IN THEATERS

HOT TOPICS

DVD / BLURAY / STREAMING

Welcome

The Film Experience™ was created by Nathaniel R

 Gemini, Cinephile, Actressexual. Also loves cats. All material herein is written and copyrighted by him, unless otherwise noted. twitter | facebook | pinterest | tumblr | instagram | letterboxd | deviantart 

 

Powered by Squarespace
What'cha Looking For?
Comment Fun

Comment(s) Du Jour
Silence of the Lambs Retrospective

 

"That finger fondle is the most terrifying part of the movie; it literally sends a chill through my body every time I view it. Knowing what heinous acts he had committed, I felt very protective of Clarice and that is a testament to Foster's brilliance. I still believe the Oscar should have been split in half (Geena and Susan), but Foster's win here is more justified than The Accused."- NewMoonSon

"I do agree that the movie is well made, but it's about serial killers. Not everyone's cup of tea.." - Devon

Keep TFE Strong

 

LOVE THE SITE? DONATE 

Your suscription dimes make an enormous difference to The Film Experience in terms of stability and budget to dream bigger. Consider...

I ♥ The Film Experience

THANKS IN ADVANCE

For those who can't commit to a dime a day, consider a one time donation for an article or a series you are glad you didn't have to live without.

Subscribe

Entries in Oscars (90s) (133)

Tuesday
Dec152015

Happy 25th "Mermaids" 

Rachel Flax would never approve of anniversary postings.. But Rachel Flax, portrayed by Cher at the tail end or her weirdly brief A-list actress run, didn't always know what was best so celebrate we shall after the jump...

Click to read more ...

Friday
Dec042015

Pt 1. Oscar Editorials to Make the Blood Boil: on Category Fraud

'I'm not SUPPORTING you. I don't even like you!'I'm not in the habit, as some online pundits are, of dissing articles written by other people but two articles just published enraged me. ...I exaggerate. They made my skin crawl from their indifference and hypocrisy. Let's get the indifference out of our system first.

Variety's "Long and Honorable History of Category Fraud" - Tim Gray
Gray immediately pisses the reasonable Oscar-lover off with the way he begins this defense of Category Fraud, a topic birthed and coined right here at The Film Experience years ago since nobody else was willing to get riled up about it and make it a cause. He introduces the topic in the the context of real world problems with life & death consequences as a way to insure that any complaints about the topic are, in the grand scheme of things, entirely irrelevant. Yes, it's true, Tim. Category Fraud does not lead to car accidents (unless Nathaniel is enraged and driving) and it doesn't threaten the world's natural resources. But this is a cheap argument. Imagine the rage you'd conjure in the reader if you used this same tactic when speaking about the lack of diversity in casting and directing jobs in Hollywood. The same is, in fact, true. Nobody will die and it won't cause starvation or droughts if people of color don't get acting jobs and women aren't considered for directing big budget Hollywood movies. But that is absolutely no reason to not care about these problems!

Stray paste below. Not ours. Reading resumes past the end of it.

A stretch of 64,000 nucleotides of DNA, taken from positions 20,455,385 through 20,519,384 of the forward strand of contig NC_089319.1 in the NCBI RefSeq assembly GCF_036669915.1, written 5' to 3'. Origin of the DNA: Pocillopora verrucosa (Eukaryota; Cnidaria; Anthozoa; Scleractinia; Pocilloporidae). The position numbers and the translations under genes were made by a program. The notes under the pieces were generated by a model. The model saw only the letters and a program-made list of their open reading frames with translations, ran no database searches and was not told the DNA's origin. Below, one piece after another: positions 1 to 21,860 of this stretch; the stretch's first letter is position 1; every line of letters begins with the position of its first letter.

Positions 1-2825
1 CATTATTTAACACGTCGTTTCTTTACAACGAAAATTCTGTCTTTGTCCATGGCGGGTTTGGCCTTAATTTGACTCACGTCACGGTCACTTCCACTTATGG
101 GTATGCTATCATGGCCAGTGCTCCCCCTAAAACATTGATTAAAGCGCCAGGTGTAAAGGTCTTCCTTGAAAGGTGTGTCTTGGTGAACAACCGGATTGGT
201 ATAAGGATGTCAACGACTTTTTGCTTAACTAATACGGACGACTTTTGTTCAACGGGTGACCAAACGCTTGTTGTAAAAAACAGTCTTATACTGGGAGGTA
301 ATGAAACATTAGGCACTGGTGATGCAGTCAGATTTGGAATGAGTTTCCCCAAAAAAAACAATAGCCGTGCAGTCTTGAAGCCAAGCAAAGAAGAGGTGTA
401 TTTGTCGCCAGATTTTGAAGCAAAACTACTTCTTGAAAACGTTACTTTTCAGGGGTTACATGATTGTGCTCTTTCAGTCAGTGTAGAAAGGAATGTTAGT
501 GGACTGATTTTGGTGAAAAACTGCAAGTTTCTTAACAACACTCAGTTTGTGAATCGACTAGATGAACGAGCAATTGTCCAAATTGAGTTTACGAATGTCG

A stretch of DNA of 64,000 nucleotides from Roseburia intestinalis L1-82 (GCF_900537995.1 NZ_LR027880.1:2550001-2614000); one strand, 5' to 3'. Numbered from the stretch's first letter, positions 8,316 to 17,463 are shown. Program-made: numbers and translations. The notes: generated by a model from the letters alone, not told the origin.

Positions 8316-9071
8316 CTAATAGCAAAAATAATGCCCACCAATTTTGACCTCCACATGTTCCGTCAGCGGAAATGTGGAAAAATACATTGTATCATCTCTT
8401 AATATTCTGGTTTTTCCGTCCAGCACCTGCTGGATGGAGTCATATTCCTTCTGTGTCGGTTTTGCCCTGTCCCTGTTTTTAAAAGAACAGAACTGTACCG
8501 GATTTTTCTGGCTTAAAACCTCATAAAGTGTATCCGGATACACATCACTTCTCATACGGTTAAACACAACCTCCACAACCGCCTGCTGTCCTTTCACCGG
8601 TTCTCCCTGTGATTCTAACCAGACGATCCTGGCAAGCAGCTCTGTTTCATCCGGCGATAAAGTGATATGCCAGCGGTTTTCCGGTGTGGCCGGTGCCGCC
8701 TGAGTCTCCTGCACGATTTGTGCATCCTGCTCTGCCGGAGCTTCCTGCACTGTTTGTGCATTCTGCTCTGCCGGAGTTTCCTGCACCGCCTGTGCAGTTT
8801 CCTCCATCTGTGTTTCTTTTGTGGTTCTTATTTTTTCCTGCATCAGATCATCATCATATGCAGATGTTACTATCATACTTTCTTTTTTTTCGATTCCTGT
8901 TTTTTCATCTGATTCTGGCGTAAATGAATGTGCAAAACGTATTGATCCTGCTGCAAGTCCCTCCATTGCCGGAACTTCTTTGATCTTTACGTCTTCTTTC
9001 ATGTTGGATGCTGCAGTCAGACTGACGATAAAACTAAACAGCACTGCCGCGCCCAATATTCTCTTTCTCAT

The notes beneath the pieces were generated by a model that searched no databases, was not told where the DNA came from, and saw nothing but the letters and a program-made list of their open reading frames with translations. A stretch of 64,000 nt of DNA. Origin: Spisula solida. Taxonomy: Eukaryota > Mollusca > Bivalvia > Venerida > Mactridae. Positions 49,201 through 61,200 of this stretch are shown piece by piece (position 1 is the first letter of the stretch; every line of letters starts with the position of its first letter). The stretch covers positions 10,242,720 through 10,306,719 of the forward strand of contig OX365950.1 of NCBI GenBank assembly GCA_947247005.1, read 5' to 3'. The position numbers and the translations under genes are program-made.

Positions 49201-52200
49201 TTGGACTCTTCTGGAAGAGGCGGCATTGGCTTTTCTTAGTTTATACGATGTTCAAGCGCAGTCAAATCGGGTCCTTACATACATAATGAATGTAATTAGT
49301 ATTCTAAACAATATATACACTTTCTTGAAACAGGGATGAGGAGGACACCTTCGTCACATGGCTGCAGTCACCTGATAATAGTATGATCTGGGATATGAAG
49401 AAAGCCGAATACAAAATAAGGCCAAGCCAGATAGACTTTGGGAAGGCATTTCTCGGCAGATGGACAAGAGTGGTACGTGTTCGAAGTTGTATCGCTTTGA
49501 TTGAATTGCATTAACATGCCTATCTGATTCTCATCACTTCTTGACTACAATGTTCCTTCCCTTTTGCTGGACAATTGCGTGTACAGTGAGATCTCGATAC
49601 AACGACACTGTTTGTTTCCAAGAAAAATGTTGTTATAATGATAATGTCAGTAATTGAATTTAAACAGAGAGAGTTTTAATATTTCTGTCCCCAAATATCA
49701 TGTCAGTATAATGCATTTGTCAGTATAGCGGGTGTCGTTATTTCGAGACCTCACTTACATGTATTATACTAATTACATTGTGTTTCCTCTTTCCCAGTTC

Every topic will seem small when placed against death and disaster. By this logic the Oscars aren't worth talking about either! But that does not mean that the topics are unimportant within their own "ecosystems." That's Gray's choice of word so let's use it. [More...]

Click to read more ...

Wednesday
Nov182015

Happy Birthday, Chloë Sevigny

Kieran, here. "It has recently come to our attention" that today is the birthday of one of the cinema's most peculiar, fascinating and gifted actresses. 

Isn't it time for Chloë to get another great film role? Especially since that 1999 Best Supporting Actress Oscar should be hers by rights? 

Thursday
Nov122015

Spike Lee's Overlooked and Exuberant "Crooklyn"

TFE is celebrating the three Honorary Oscar winners this week. Here's Kieran discussing one of Spike Lee's warmest and most underappreciated films.

For better or worse, you can often feel a larger thesis statement, be it about race and/or American culture at large, running through much of Spike Lee’s work. His films also feel incredibly male in their perspective. Even his few films that foreground women (She’s Gotta Have It and Girl 6) feel enveloped by the male gaze, despite their many other virtues. These are just a couple of reasons why Lee’s semi-autobiographical slice-of-life dramedy Crooklyn feels like a bit of a curio.